Actually, since I’ve known him I have bought him gifts at Christmas. Except for this year. Look, I’m trying to stay emotionally detached, ok?! He doesn’t buy me stuff, except for my birthday last year, when he did (best that I leave the specifics to your imagination!) This post isn’t about accusing him of a lack of generosity – he’s definitely well up on the tally chart when it comes to paying for drinks when we’re out and about, nor, really, about accusing him of not caring enough – he’s never made any promises regarding affection – it’s just that buying people stuff is one of the key ways I demonstrate to people that I like them, but I can’t do it with him because it just makes me look stupid.

So, essentially, I don’t want him to buy me a gift because I think I deserve to get stuff from him, or even because, whether I deserve it or not, I want it anyway (and don’t get me wrong, I do *love* it when guys buy me flowers). I’d like him to buy me a gift because then it means I can do  the same for him. Because, in my opinion, when it comes to saying ‘I care,’ nothing says it like ‘I spent twenty minutes tying this ribbon and it still looks wonky and shit.’

Casual sex – just how intimate should it be?

The last couple of posts I’ve written have been pretty personal, and there’s one more post I’d like to write in the same vein, but I have a feeling it might be a lengthy one, so I’ll save it for later in the week. For now, there’s something else I’ve been thinking about – when it comes to friends with benefits, just how much intimacy is desirable?

I’ve always liked casual sex for its lack of intimacy. The boys I fucked at uni always got kicked  out of my room before anyone was likely to fall asleep and a close male friend of mine who came to stay for the weekend and who I ended up sleeping with ‘just to test the chemistry,’ got sent back to the spare room before he’d barely even caught his breath. I still feel pretty bad about that.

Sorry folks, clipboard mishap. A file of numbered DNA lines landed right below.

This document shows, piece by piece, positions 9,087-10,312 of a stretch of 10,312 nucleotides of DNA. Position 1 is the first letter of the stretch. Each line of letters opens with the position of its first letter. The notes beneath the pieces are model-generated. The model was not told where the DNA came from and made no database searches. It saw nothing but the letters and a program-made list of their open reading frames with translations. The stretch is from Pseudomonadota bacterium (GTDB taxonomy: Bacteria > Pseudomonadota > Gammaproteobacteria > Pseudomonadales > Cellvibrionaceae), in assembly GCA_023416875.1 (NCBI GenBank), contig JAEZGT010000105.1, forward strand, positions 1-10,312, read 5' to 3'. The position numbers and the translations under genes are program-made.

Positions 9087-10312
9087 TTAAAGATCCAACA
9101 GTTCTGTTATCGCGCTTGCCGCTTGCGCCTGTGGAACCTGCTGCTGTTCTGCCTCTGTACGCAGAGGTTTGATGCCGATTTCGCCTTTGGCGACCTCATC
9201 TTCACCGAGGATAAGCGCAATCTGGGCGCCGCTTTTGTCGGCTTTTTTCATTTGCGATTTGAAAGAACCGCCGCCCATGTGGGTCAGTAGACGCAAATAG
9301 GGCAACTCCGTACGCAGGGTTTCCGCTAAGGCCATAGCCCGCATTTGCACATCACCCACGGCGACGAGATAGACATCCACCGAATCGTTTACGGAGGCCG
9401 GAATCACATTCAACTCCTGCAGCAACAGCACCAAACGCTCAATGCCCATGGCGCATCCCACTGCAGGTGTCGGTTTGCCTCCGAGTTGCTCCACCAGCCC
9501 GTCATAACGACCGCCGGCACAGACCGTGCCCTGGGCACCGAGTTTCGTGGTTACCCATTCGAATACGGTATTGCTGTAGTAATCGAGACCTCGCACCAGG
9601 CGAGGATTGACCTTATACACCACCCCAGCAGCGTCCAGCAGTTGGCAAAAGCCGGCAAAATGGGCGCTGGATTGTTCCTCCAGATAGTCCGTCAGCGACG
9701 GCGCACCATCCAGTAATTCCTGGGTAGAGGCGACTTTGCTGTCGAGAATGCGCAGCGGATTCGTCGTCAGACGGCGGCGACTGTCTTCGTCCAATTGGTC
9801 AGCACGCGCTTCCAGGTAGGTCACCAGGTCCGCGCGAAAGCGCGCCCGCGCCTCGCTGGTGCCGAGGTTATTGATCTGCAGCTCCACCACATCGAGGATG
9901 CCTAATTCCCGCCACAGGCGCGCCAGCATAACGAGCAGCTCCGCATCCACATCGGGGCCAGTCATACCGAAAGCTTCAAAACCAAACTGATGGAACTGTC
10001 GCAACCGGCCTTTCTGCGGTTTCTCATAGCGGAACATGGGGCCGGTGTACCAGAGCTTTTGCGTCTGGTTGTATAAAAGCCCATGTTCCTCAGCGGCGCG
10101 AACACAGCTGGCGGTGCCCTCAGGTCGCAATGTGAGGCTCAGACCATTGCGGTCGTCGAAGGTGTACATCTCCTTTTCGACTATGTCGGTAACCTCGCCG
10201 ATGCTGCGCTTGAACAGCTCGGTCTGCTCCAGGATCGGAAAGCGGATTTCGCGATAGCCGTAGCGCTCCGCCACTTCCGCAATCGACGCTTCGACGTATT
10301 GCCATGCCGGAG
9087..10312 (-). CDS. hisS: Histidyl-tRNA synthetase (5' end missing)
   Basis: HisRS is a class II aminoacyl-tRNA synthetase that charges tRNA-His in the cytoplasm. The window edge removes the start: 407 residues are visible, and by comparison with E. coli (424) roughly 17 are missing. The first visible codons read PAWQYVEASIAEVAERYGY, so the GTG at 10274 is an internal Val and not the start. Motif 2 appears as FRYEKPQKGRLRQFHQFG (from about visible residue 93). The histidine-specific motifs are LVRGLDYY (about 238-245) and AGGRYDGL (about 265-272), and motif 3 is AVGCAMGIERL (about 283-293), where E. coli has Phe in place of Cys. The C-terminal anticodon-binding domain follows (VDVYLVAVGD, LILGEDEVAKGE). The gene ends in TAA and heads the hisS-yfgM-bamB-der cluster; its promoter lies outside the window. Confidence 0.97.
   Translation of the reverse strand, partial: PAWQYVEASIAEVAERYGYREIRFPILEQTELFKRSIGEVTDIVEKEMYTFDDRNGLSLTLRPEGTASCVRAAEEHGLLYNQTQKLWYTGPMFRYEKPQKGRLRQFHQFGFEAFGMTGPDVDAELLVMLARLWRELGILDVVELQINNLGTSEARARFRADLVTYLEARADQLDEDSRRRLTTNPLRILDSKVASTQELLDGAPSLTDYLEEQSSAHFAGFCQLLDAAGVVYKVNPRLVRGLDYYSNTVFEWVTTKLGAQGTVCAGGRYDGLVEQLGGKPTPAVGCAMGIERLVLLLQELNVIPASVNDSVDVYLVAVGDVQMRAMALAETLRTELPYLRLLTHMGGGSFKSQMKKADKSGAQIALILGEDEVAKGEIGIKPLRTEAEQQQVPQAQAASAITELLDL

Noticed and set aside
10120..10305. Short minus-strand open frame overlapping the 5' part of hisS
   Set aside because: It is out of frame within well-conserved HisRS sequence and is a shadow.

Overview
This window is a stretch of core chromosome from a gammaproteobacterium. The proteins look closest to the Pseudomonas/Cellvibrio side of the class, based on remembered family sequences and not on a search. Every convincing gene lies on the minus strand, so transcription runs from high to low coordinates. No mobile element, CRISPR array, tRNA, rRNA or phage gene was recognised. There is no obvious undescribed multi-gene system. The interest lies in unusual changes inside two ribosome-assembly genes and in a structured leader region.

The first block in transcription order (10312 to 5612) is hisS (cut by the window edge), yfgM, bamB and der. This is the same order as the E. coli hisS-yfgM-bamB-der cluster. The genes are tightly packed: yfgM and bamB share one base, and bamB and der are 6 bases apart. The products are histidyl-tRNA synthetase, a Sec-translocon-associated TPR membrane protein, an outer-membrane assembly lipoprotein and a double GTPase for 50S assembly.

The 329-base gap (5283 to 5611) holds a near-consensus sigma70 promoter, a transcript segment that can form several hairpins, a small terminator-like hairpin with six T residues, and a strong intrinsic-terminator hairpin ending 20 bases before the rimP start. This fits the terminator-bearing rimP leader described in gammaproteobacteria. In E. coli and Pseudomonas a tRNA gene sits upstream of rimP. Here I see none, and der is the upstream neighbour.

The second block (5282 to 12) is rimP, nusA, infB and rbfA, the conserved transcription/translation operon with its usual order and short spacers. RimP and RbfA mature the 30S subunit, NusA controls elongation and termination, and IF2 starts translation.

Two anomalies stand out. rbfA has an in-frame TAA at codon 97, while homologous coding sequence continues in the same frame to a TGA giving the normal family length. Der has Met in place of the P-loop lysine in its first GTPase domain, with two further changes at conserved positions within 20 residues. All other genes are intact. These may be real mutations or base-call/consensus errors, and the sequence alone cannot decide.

So the fact that the guy I’m currently sleeping with doesn’t stay the night doesn’t really bother me. I always think there’s a Cosmo type pressure that makes us think we should snuggle up together after the act, but seriously, wouldn’t you rather have the whole bed to yourself and a good night’s sleep? As far as I can see the only downside is that you don’t get a second round in the morning.

But then the boy went and wrote about how good he thinks he is at / how much he enjoys intimacy – how he likes looking into someone’s eyes, stroking their face, staying spooned together after he’s come, Honestly, that’s not my experience with him, or at least the spooning part isn’t – there’s rarely any snuggling after sex – but as I’ve mentioned previously, he also has other partners, so who am I to say how intimate he is with them?

It gets to me more now than it used to, though. I’ve written previously about how much I love the traces he does leave behind, and although I like getting my bed back, I do wish he wouldn’t spring out of it quite so quickly after the act, just like I also wish he’d fuck me under the covers from some time (I get that he likes the view of being on top of the duvet, but sometimes I crave the closeness of being underneath it) and that there was sometimes more focus on the hotness of undressing one another (sure, there’s something very horny about urgency, but being skin to skin from top to toe is usually hornier, in my opinion).

Why does it get to me more now? Well, because I care about him more, surely? On the surface, I’m saying one thing (usually ‘Stop pretending we’re friends. We’re just two people who fuck’ – which rarely goes down well), but on the inside I’m wishing he’d be more honest with me, about everything from what’s going on in his life to his likes and dislikes in the bedroom. Or at least, half of me is thinking that. The other half is thinking ‘No, keep the intimacy  out of it, especially if it’s something you can turn on and off like a tap.’

Because, after all, one day he’s going to get out of my bed and not come back to it, isn’t he? And that’ll be the one time that I am grateful that we’re not friends, just two people who fuck.